Self Reflection

Revision Process

Step 1: Determine audience

Following my conference with Andrew, I knew that the first step I had to take was to figure out whom I will be writing my midterm revision proposal for. My midterm draft was written essentially for Andrew and anyone who happens to be a fan of reading about online discourse communities (I can’t imagine that many people my age outside of this class would be).

The first decision I made was that I wanted to write to people around my age. Specifically, I decided that since I was writing about Kickstarter, I’d make my intended audience recent college grads looking to get into the world of startups. Why? I wanted my revised midterm to be useful to people outside of my class. Writing more about discourse communities would honestly bore most people to death, including me if I had to write more about it. To make sure that I kept focused on my goal of writing a useful piece, it made sense to make my audience what I specified earlier.

Step 2: Determine genre

Then, I got sidetracked and started thinking about what I’d actually write in my piece. In my head, I was essentially saying what I’d write until I realized that a slightly modified transcription of all my thoughts would make for an effective genre. I did a little more brainstorming and decided that I wanted my genre to be somewhere of a cross between those Gizmodo articles I mentioned earlier and a transcription of a lecture similar to that of a TED talk. This way, I could combine the best of both worlds – I’d get the more accessible language of a blog post as well as the level of detail and conciseness of a transcribed TED talk.

Step 3: Research/Write/Edit/Delete/Repeat

Unlike many people, I prefer to research, edit, and revise a paper as I go along. I don’t prepare anything beforehand except for a bare outline (only headings and titles). I find the freedom to explore in writing to be super helpful in fishing for new ideas and weeding out bad ones after writing them down. During my this step, I made sure to constantly look at my writing to see if I am making progress on the goals I set for myself in the revision proposal. I did run into a couple of hiccups.
Once, I was tempted to break my “one bold line per heading” goal because I couldn’t decide between two important points under my “What makes a successful Kickstarter project creator” section. Several times, I had to add and move headings around because I’d write a sentence or a paragraph that just didn’t seem to fit in with my existing organizational format. For example, “Putting it all together” didn’t come into being until I was almost done with my revision. However, after moving some sentences around, I realized that I could just bold one line and move on. As for the examples I chose, I used both projects I had funded and projects I wanted to fund. Why? I generally only am interested in projects made by competent project creators, so I looked for good and bad traits in all the projects I studied.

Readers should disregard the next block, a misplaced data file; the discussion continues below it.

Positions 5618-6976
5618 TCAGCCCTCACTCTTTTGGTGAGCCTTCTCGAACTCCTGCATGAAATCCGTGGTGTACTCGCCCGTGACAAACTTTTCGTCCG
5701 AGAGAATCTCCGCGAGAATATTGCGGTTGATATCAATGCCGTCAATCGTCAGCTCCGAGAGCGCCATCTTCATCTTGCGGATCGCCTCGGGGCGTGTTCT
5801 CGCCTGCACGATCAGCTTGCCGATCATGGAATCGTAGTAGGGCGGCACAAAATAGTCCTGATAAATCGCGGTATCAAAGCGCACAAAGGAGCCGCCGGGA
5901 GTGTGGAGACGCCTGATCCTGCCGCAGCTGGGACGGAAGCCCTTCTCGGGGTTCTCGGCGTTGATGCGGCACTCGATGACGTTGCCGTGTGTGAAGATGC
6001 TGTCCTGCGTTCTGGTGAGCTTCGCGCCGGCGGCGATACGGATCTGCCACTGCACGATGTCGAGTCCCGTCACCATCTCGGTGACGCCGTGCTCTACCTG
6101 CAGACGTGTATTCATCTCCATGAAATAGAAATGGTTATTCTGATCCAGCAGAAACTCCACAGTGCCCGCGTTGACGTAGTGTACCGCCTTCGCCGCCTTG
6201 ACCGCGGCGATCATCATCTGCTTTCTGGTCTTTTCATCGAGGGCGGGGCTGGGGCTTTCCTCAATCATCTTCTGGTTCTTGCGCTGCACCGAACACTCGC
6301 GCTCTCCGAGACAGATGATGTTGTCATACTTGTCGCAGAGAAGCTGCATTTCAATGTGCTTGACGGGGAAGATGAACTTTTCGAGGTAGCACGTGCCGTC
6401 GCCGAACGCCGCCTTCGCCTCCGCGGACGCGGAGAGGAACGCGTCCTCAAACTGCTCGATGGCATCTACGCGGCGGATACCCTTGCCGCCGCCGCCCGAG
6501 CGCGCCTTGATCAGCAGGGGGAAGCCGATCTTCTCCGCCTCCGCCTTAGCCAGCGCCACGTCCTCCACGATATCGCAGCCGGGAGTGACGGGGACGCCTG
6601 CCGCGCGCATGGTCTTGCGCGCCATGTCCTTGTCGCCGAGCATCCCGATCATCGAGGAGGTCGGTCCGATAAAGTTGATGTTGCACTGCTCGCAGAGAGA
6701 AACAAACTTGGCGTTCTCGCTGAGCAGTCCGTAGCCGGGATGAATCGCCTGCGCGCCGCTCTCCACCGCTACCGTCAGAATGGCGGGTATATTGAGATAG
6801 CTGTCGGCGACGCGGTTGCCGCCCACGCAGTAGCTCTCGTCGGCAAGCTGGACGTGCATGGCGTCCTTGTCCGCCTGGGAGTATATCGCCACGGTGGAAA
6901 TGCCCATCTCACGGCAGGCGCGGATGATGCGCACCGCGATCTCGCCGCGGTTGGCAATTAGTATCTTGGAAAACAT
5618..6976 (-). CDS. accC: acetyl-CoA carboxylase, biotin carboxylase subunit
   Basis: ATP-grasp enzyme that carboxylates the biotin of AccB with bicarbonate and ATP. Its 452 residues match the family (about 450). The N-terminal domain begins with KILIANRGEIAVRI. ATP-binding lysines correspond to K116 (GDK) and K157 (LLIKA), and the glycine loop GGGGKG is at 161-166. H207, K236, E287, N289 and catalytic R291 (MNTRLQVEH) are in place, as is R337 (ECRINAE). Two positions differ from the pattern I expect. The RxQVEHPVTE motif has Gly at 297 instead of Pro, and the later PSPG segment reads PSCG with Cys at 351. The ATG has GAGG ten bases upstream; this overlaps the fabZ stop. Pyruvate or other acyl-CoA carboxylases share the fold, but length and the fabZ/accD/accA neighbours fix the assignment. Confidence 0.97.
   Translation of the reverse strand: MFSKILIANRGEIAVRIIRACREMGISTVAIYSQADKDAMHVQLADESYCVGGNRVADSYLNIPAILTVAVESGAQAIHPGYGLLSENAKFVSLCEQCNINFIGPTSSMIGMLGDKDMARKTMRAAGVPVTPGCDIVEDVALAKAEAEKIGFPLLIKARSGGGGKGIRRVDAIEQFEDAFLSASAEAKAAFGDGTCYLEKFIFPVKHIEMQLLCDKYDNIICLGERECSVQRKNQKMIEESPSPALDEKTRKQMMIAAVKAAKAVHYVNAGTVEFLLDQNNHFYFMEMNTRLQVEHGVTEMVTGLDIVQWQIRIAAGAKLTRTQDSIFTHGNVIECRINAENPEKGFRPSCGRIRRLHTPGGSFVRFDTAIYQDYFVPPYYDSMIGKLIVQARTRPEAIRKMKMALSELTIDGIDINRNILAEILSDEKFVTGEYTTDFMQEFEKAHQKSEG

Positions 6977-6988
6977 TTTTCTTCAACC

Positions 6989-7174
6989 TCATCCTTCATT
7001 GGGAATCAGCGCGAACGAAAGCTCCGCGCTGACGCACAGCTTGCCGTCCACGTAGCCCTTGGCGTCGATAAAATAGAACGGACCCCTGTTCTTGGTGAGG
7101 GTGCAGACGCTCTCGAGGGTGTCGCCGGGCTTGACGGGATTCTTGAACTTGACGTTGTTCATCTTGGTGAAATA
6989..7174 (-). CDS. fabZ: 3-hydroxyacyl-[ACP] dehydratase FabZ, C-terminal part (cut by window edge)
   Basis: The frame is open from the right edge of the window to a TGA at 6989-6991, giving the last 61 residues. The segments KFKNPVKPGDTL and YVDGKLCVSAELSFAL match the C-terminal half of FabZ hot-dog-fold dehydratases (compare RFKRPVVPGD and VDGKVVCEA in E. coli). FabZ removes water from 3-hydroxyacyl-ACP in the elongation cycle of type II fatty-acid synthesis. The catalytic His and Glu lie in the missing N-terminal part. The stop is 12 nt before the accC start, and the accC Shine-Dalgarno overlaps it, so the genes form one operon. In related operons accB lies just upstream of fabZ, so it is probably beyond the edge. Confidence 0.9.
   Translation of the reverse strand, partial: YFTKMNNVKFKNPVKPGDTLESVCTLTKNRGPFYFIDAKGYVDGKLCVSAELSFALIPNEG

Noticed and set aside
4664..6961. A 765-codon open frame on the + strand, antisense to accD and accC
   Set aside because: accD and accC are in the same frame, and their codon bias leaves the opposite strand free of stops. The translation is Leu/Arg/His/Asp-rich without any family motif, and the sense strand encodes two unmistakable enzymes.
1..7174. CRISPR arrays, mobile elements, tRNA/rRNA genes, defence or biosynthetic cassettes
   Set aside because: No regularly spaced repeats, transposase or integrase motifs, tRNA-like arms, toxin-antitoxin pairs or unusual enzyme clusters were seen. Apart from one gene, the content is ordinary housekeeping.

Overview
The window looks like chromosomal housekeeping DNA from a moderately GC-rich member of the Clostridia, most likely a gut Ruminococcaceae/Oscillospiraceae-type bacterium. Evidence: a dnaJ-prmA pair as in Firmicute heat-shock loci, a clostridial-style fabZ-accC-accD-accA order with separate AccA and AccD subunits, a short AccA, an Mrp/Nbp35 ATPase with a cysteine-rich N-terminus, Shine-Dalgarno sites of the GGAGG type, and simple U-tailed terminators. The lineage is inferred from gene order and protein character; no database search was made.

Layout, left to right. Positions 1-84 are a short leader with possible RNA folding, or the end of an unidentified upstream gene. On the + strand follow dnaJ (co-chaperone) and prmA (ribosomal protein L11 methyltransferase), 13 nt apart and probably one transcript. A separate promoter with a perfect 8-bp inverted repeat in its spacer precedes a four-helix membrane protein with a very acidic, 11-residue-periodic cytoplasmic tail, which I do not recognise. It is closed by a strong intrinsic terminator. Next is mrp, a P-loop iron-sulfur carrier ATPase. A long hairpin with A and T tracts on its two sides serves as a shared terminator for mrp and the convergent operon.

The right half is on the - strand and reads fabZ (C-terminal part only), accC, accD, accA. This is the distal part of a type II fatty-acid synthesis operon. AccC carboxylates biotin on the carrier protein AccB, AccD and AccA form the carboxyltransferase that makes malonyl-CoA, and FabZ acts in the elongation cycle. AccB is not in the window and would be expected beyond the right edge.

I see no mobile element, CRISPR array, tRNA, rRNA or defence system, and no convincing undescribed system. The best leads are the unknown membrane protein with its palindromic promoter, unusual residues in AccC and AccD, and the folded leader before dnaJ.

What was successful?

What is success, anyway? To me, being successful with this project means writing a piece that I’d be interested in reading from start to finish. In order to keep me interested, a piece must: 1) Be easy to follow, 2) Have a well-organized structure, and 3) Keep me reading by presenting new and interesting facts one at a time.

By this measure, my midterm draft was not successful. I’d get a little past halfway done reading and then get bored (happened during my editing process). On the other hand, I’d say that my revision was mostly successful. I hit the first two points on the nail because I wasn’t confused at any point during my writing or reading process. I clearly labeled each section of my piece and got to the point in the first couple of sentences of each section of my piece. It also had less bold text and formatting, making it a cleaner and sleeker looking piece.

What wasn’t successful?

I’d say that the only part where I wasn’t fully successful was my third point. While I was definitely hooked on reading my revised midterm (didn’t get bored or tired of reading it), I felt like I started to run out of material to present at the end. My first guideline of connection literacy was the longest with the most support and examples, but guideline 2 and guideline 3 got progressively less text and therefore evidence to support my claims. Why is this so? I’m not completely sure because I haven’t been away from my midterm long enough to be able to approach it with a fresh mind. However, I think that this misstep resulted from not giving enough thought to the way I defined connection literacy. Although I changed my definition multiple times, the definition I settled upon is probably not perfect; maybe I could’ve mixed and matched portions of the three guidelines to make two or three, distinct and equally as important rules.


All in all, I am pleased with my midterm revision. I definitely changed up some points I really wanted to from my midterm. Besides everything I mentioned above, I finally got the chance to clarify that the creators of the Pebble Watch were not successful Kickstarter project creators among other changes.

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